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Blue Moon is the debut studio album by the doo-wop group The Marcels. It was released in 1961 on Colpix Records and included 12 songs. The album was available in mono, catalogue number CP-416. Blue Moon was produced and arranged by Stu Phillips and was recorded in New York at RCA Studios. Blue Moon features a cover version of the Judy Garland hit "Over The Rainbow". Four decades after the group's debut album was released, The Marcels were inducted into the Vocal Group Hall of Fame.
|France EP 1961|
Although the album Blue Moon failed to chart on the Billboard albums chart, the first single "Blue Moon" did well. The single charted at No. 1 on the Billboard Hot 100 for three weeks, charted at No. 1 on the UK Singles Chart, sold one million copies and the group was awarded a gold disc.
The Marcels were an American doo-wop group known for turning popular music songs into rock and roll. The group formed in 1959 in Pittsburgh, Pennsylvania, and signed to Colpix Records, with lead Cornelius Harp, bass Fred Johnson, Gene Bricker, Ron Mundy, and Richard Knauss. The group was named after a popular hair style of the day, the marcel wave, by Fred Johnson's younger sister Priscilla.
In 1961 many were surprised to hear a new version of the ballad "Blue Moon", that began with the bass singer saying, "bomp-baba-bomp" and "dip-da-dip." The record sold over one million copies, and was awarded a gold disc. It is featured in The Rock and Roll Hall of Fame's 500 Songs that Shaped Rock and Roll.
The disc went to number one in the U.S. Billboard Hot 100, and UK Singles Chart. In the U.S., additional revivals in the same vein as "Blue Moon" – "Heartaches" and "Melancholy Baby" – were less successful, although "Heartaches" peaked at No. 7 on the Billboard Hot 100 and eventually sold over one million copies worldwide.
In August 1961, due to problems encountered in the Deep South while touring because of the group being bi-racial, the white members, Knauss and Bricker left and were replaced by Allen Johnson (brother of Fred) and Walt Maddox. Mundy left soon after, leaving the group a quartet. In 1962, Harp and Allen Johnson left, and were replaced by Richard Harris and William Herndon. There was a brief reunion of the original members in 1973.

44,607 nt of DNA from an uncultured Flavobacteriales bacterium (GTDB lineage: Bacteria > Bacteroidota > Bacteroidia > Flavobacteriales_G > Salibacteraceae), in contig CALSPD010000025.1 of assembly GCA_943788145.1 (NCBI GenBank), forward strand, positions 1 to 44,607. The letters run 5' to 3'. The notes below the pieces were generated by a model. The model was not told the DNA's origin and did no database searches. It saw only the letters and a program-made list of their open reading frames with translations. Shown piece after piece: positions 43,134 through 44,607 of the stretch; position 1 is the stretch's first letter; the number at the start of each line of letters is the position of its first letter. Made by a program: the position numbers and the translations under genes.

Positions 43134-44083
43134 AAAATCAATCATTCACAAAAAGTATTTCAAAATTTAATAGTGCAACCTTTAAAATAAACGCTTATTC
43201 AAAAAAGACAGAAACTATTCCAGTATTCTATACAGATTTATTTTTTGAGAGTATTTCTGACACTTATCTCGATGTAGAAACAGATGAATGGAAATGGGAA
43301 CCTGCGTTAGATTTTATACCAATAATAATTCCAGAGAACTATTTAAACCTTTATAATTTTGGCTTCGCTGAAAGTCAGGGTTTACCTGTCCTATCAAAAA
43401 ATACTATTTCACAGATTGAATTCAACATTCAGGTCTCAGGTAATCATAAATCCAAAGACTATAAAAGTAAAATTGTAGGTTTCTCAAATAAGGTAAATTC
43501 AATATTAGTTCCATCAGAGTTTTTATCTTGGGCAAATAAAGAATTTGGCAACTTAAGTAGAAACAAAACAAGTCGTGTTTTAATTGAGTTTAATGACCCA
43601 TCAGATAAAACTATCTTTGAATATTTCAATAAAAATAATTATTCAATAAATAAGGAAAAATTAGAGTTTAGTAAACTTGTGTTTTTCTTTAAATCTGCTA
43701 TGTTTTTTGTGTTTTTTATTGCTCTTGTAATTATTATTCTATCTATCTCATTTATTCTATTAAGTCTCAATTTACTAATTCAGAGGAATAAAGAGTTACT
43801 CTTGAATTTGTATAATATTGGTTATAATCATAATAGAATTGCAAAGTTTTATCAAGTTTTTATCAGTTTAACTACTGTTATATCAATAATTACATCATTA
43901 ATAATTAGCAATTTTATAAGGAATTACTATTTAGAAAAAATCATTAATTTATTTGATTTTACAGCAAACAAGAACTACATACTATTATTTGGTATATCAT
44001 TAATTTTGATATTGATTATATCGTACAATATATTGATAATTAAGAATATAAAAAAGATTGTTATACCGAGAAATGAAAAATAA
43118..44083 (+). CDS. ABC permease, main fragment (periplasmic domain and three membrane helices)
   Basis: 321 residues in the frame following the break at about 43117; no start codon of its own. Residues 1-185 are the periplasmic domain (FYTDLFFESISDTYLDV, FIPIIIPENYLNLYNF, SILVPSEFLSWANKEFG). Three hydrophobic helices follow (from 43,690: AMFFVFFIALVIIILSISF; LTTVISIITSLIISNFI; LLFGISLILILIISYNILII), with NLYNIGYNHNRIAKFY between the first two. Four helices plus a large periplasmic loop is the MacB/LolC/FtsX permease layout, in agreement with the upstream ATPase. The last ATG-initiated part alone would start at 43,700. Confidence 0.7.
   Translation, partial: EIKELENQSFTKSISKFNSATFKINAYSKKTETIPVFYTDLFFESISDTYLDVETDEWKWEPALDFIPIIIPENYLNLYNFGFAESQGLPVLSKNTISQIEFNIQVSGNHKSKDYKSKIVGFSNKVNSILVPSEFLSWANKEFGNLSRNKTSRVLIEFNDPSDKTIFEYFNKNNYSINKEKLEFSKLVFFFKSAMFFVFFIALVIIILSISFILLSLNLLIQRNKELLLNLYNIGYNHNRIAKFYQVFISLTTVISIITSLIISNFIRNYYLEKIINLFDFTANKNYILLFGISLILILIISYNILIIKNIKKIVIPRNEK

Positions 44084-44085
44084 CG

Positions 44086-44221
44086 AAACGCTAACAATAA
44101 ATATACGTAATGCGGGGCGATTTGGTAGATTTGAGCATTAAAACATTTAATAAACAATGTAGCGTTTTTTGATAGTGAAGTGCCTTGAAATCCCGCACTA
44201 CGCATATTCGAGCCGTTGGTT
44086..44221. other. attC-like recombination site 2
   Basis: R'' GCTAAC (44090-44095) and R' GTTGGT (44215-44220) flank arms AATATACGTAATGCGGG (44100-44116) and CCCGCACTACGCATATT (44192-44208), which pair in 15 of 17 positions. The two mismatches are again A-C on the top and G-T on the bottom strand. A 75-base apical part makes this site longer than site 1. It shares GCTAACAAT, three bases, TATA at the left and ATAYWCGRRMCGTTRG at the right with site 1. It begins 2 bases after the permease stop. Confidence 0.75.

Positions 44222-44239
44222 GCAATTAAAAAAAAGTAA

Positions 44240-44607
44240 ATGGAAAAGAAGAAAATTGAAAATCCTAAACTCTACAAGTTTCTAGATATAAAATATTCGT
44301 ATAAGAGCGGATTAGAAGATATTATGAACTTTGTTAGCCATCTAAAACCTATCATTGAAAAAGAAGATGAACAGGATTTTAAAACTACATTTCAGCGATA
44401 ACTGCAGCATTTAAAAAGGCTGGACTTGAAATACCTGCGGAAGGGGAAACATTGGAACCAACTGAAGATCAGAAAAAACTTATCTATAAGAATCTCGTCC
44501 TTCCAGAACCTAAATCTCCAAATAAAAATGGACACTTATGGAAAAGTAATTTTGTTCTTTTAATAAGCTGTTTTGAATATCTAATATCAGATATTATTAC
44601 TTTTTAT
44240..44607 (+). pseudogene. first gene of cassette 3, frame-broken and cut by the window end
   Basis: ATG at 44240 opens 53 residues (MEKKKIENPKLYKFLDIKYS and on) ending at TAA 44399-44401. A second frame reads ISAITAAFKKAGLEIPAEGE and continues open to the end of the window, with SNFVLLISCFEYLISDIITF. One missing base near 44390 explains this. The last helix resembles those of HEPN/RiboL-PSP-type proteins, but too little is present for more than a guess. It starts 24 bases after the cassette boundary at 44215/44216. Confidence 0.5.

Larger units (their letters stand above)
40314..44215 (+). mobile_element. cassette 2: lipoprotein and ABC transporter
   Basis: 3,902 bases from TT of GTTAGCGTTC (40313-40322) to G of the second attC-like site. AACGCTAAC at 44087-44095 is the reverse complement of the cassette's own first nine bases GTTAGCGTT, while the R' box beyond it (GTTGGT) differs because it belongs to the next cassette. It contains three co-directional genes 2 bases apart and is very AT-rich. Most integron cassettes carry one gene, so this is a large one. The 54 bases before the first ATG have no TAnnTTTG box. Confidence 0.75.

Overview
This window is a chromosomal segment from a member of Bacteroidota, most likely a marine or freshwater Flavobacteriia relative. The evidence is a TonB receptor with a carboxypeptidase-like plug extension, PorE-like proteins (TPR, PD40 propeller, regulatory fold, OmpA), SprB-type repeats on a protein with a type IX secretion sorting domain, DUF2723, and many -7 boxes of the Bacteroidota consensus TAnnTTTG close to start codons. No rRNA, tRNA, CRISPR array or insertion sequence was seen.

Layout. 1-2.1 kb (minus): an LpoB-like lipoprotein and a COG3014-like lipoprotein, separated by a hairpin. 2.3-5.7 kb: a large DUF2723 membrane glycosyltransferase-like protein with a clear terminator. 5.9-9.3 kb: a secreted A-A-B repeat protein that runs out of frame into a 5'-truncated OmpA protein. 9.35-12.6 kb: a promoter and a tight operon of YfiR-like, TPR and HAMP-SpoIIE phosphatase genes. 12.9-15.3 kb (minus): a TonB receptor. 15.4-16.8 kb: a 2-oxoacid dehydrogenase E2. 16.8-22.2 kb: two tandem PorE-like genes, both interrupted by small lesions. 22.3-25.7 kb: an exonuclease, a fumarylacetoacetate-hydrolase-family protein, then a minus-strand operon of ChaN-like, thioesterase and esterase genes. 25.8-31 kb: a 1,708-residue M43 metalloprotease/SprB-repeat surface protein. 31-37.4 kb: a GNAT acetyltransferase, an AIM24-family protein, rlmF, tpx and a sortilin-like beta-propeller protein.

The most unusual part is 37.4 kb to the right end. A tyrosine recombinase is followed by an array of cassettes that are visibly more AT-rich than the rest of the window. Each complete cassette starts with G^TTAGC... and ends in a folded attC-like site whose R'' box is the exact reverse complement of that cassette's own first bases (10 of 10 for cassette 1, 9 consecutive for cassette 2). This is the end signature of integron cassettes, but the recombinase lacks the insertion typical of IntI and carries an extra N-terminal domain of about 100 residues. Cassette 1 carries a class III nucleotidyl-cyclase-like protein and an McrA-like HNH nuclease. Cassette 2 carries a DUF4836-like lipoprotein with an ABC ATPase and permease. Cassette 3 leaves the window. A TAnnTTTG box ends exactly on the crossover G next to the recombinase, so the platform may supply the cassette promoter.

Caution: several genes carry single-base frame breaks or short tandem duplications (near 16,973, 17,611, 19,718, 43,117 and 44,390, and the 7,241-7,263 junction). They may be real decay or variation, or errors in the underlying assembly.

This Pittsburgh ensemble deserved a much better fate than being known primarily for a novelty-tinged cover of "Blue Moon." Baritone vocalist Richard F. Knauss teamed with Fred Johnson, Gene J. Bricker, Ron Mundy, and lead vocalist Cornelius Harp to form an integrated ensemble. They named themselves after Harp's hairstyle, the marcel. The group did a string of covers as demo tapes that were sent to Colpix.
The label's A&R director had them cut several oldies at RCA's New York studios in 1961, one of them being "Blue Moon." They used the bass intro arrangement from the Cadillacs' "Zoom" and the result was a huge hit. It eventually topped both the pop and R&B charts, and also was an international smash. The group eventually appeared in the film Twist Around the Clock with Dion and Chubby Checker, and recorded an 18-cut LP for Colpix. Alan Johnson and Walt Maddox later replaced Knauss and Gene Bricker, making the Marcels an all-black unit. The group did score another Top Ten pop single with "Heartaches," another cover of a pre-rock single. This peaked at number seven pop and number 19 R&B in 1961. They continued recording on Kyra, Queen Bee, St. Clair, Rocky, and Monogram with varying lineups, but never again equaled their past success.
01. "Blue Moon" 2:17
02. "Goodbye To Love" 2:35
03. "Sweet Was The Wine" 2:10
04. "Peace Of Mind" 2:34
05. "A Fallen Tear" 2:39
06. "Over The Rainbow" 2:40
07. "I'll Be Forever Loving You" 2:21
08. "Two People In The World" 2:22
09. "Most Of All" 2:12
10. "Teeter Totter Love" 2:02
11. "Sunday Kind Of Love" 2:22
12. "Crazy Bells" 2:21